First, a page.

By Beth Lawrence
As with everything during the COVID-19 pandemic, the fitness industry was impacted, especially after shutdowns forced businesses that did not provide critical services to close.
Between the end of March and September 2020 gyms, health clubs and other fitness establishments were shuttered completely to reduce the spread of the lethal SARS-CoV-2 virus responsible for 755,000 deaths nationwide and 18,336 deaths in North Carolina to date.
During that time, gyms were forced to either rethink their business model or close completely. Some were able to pivot offering outdoor yoga, CrossFit or exercise classes or move classes online.
Jeanine Sowers of Fusions Fitness in Sylva could not make that change, so the gym and spa took the loss in revenue and held on until they could once again open the doors.
“We have made no money on the gym,” she said. “We contacted our members and let them freeze their membership so that they weren’t getting that month charged against their membership. We kind of extended everybody’s gym fees. They didn’t have to pay during those months.”
Scott Kennedy of Awaken Health & Fitness in Sylva also froze his membership payments during lockdowns. But he opened Awaken’s doors early using a loophole.
“I ended up reopening under the medical clause,” he said. “It really didn’t matter because people were just frantic and not getting out, not getting memberships.”
The Attorney General’s Office issued a letter interpreting two segments of Gov. Cooper’s Executive Order 141 to mean that gyms could be opened to those who needed to work out for medical reasons per a doctor’s note.
Awaken has also been unable to recoup the approximately $40,000 in revenue lost during the early days of COVID despite early reopening.
When Fusions reopened, owners stuck to recommended standards such as requiring masks and social distancing and asking members to sanitize equipment between users.
Both Fusions and Awaken already offered wipes for members to clean equipment prior to the pandemic.
However, Awaken does not require masks.
The limited occupancy mandate did not impact Fusions greatly because even though the gym has a robust membership, there are never enough people in the facility at the same time to trigger occupancy guidelines.
“There was limited occupancy when we first opened, so we just made sure that people were cognizant of each other’s space,” Sowers said. “But it didn’t provide much of a problem because I think people were either eager to get back or they were very cognizant and just didn’t go in if someone else was in there. People kind of policed the gym attendance themselves; everybody kind of worked out like gentlemen and ladies.”
Awaken has not seen enough users returning to create an occupancy problem, but with a 24-hour cycle, occupancy would not typically be a problem.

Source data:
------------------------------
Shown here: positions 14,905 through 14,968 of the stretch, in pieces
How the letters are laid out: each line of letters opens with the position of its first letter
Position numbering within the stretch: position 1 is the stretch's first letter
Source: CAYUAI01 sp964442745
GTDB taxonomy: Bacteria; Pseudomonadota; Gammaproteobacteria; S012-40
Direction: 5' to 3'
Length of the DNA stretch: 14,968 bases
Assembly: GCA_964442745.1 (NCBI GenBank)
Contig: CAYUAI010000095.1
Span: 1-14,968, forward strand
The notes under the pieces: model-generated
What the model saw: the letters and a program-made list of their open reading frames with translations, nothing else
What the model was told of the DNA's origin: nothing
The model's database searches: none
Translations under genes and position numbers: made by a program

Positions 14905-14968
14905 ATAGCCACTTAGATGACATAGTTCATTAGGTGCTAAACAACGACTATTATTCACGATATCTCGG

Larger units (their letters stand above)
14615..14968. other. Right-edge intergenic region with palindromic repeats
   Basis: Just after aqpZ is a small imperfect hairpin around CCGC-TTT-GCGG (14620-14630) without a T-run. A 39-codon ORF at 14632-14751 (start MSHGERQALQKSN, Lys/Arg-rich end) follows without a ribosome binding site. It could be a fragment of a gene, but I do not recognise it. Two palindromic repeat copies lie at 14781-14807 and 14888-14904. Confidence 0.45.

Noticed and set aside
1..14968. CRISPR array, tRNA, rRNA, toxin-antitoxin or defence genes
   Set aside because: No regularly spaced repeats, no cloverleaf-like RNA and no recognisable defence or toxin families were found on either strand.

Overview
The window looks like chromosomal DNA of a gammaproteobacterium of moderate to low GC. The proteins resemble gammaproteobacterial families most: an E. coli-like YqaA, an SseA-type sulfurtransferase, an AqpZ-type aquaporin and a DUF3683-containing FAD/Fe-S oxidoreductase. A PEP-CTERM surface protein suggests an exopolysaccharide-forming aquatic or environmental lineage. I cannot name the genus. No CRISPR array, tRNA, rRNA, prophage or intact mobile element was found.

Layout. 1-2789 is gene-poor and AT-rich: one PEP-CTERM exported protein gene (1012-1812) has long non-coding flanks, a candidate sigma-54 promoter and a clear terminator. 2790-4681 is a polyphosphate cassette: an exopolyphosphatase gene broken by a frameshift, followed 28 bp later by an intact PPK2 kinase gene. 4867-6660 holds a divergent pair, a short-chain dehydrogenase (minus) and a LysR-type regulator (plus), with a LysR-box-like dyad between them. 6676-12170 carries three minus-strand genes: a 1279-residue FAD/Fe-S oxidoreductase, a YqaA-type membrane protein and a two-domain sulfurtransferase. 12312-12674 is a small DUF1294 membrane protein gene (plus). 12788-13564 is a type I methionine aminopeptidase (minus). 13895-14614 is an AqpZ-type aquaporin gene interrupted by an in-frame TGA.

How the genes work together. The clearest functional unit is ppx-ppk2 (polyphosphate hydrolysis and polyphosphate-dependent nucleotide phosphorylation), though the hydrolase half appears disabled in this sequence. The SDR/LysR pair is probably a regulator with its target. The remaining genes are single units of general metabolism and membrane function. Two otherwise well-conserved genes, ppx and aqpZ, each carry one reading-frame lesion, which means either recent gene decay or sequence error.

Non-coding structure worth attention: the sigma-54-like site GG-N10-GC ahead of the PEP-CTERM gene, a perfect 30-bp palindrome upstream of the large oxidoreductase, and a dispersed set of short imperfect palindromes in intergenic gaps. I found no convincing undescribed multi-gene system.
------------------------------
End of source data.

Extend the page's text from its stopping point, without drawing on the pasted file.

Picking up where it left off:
“If you try to keep a gym open 24 hours a day, it cuts down on the actual people in there at one time because they can kind of set their own schedule,” Kennedy said.
Luckier than some, Fusions is beginning to bounce back. They have a waiting list because they imposed a moratorium on memberships while closed, and many of those waitlisted are still interested in joining.
“There is a demand back for the gym membership, and we have begun writing gym memberships again,” Sowers said.
The gym has not raised fees in order to recover from COVID losses.
According to the Global Health & Fitness Association, the health club industry lost 13.9 billion dollars between March and August of 2020.
The face of exercise changed completely during the pandemic, according to fitness industry researchers.
Exercise enthusiasts and others looking to stay healthy or find ways to cope with lockdowns began to invest energy and dollars in alternatives when traditional gym workouts became unavailable.
Run Repeat, a website that helps athletes find the best shoes for their sport using data and reviews, compiled statistics on the pandemic’s impact on industry trends.
Through a survey of 4,538 active people across 122 countries Run Repeat found that several alternatives saw growth during the pandemic, reviewer Nick Rizzo wrote.
Kennedy knows some clients who invested in home gym equipment.
“Maybe two people that I know of have actually just put a little weight equipment in their house,” he said.
Of those surveyed, 59 percent chose outdoor activities such as running, hiking and walking, an increase of 14.6 percent from early 2020 numbers.
Use of home gyms and equipment increased by 49.6 percent, and use of personal trainers and nutritionists grew by 47.5 percent.
Alternatives that were already trending such as workout apps, equipment tied to apps and online classes grew by 16.8 percent, Rizzo wrote.
A Google search shows approximately 10 gyms and fitness centers in Jackson County.